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04 Aug 2008
IOC News , Beijing 2008

Olympic icons and transport projects for Beijing’s future

Count down to Beijing 2008: today on the Olympic Games and infrastructure investment
The final countdown for the start of the Games of the XXIX Olympiad is almost complete. But while the Beijing Olympics themselves and the following Paralympics will only last a few weeks, the lasting impact they will have on the city and its people will be profound. Upwards of $40 billion has been invested in infrastructure in China’s capital, not only to construct the giant showpiece stadiums which will host the events but also to create a future-proof transportation system to serve the city’s population.

Beijing Airport’s new terminal wows visitors
Visitors get an immediate sense of the breathtaking scale of investment when they land at Beijing’s Capital International Airport and are ushered through the futuristic new Terminal 3. This engineering marvel, created by British architect Lord Foster, mimics China’s revered, mythical dragon in its design. The largest airport terminal in the world, and one of the world’s largest buildings, it will increase the airport’s capacity almost three-fold – from 35 million passengers per year to around 85 million.
Huge rail and subway investment programme
Public transport in Beijing has not been overlooked either. Three new subway lines have just opened, adding another 58km of track to Beijing’s subway to take it to eight lines and 200km. Investment in those alone totalling some $3.3 billion. They include a dedicated Airport Express Line to speed passengers into the city and an Olympic Line servicing Olympic Park and its iconic stadiums. Five more lines are planned by 2015, by which time the network will exceed London’s.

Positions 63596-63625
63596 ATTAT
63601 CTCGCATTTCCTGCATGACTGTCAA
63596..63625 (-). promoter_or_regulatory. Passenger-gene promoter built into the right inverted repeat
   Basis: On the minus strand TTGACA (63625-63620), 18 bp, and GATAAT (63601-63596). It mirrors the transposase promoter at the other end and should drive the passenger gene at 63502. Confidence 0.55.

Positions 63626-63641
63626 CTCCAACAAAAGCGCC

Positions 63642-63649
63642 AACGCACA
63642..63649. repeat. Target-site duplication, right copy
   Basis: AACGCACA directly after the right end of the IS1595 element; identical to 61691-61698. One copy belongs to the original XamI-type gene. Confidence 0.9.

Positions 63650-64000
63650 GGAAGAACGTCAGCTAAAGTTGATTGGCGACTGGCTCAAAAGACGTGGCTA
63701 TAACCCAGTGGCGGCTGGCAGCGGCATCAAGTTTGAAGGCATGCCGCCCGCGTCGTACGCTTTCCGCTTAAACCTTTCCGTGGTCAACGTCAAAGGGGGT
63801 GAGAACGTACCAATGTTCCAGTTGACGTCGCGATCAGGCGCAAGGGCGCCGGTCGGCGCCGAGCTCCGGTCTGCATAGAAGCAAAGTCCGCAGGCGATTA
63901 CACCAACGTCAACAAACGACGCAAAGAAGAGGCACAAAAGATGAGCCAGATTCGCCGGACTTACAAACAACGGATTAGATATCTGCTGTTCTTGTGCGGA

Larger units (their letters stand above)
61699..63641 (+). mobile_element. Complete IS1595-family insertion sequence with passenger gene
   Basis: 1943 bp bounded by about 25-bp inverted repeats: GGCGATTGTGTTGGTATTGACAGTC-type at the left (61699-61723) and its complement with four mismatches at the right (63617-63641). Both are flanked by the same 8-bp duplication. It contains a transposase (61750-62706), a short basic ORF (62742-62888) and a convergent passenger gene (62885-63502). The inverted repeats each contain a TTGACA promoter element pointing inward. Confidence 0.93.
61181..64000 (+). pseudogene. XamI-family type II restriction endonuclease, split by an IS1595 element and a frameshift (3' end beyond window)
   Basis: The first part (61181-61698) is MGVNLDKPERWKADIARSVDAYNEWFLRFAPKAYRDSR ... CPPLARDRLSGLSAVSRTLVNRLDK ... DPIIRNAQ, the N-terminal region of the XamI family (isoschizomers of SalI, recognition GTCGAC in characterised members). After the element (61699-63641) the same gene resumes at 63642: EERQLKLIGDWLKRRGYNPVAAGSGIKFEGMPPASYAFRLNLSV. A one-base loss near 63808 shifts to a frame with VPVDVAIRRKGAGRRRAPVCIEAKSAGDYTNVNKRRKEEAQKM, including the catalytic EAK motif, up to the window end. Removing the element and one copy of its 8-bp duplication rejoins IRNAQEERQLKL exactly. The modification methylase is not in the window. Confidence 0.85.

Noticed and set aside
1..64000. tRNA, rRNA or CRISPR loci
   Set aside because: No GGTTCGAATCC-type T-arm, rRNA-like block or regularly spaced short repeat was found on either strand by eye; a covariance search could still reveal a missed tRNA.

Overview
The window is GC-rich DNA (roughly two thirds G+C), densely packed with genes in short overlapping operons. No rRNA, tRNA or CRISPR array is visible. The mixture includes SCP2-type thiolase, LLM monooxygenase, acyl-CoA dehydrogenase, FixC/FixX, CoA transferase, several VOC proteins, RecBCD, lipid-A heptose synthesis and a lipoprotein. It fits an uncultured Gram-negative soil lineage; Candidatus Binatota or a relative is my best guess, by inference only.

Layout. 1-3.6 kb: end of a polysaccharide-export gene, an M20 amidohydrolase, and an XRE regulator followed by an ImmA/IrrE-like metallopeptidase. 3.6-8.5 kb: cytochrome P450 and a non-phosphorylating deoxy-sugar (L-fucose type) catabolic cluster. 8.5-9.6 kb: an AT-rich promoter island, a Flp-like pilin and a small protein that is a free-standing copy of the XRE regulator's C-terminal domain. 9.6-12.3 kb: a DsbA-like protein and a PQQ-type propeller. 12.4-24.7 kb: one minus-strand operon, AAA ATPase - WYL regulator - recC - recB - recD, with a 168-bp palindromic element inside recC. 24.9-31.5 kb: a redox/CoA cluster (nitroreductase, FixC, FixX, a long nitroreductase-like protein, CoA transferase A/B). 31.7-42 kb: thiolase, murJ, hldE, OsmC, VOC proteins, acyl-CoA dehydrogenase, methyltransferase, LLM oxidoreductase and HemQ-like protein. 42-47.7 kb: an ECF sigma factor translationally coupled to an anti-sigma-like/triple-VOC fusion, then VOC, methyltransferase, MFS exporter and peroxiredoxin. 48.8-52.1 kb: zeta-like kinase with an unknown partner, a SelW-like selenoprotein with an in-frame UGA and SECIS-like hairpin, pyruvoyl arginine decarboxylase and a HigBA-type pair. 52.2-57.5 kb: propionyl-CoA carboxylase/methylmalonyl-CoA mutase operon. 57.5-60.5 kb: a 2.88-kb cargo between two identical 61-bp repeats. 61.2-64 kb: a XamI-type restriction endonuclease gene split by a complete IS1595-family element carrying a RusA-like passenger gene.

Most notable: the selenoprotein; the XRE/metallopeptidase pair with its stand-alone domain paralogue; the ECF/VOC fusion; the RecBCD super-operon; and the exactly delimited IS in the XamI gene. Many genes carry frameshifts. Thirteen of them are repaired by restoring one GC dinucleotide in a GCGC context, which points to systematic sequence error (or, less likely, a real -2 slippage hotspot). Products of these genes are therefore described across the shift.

World’s fastest intercity railway
The world’s fastest intercity rail line, linking Beijing with Olympic football competition host city Tianjin, enters service today (1 August), again in time for the Olympics. Running at speeds of up to 350kph, the trains will cut the 120km journey from 70 minutes to 30.. There are five stations on the route, culminating in the imposing new Beijing South Railway Station.
Landmark buildings represent a new dawn
Other landmark architectural buildings are reshaping Beijing’s skyline. French architect Paul Andreu designed the controversial, ellipsoid city-centre National Grand Theatre, dubbed The Egg. Meanwhile the bizarrely-inclined CCTV Building is on schedule for completion in 2009. Then there are the Olympic sports arenas. Beijing alone has 31, led by the spectacular National Stadium, the Bird’s Nest, and the National Aquatics Centre, the Water Cube. These will be the focal points for the Olympics’ global audience. For Beijingers, however, they herald a brave new dawn, gifting them facilities to continue nurturing their sportsmen and women long into the future.
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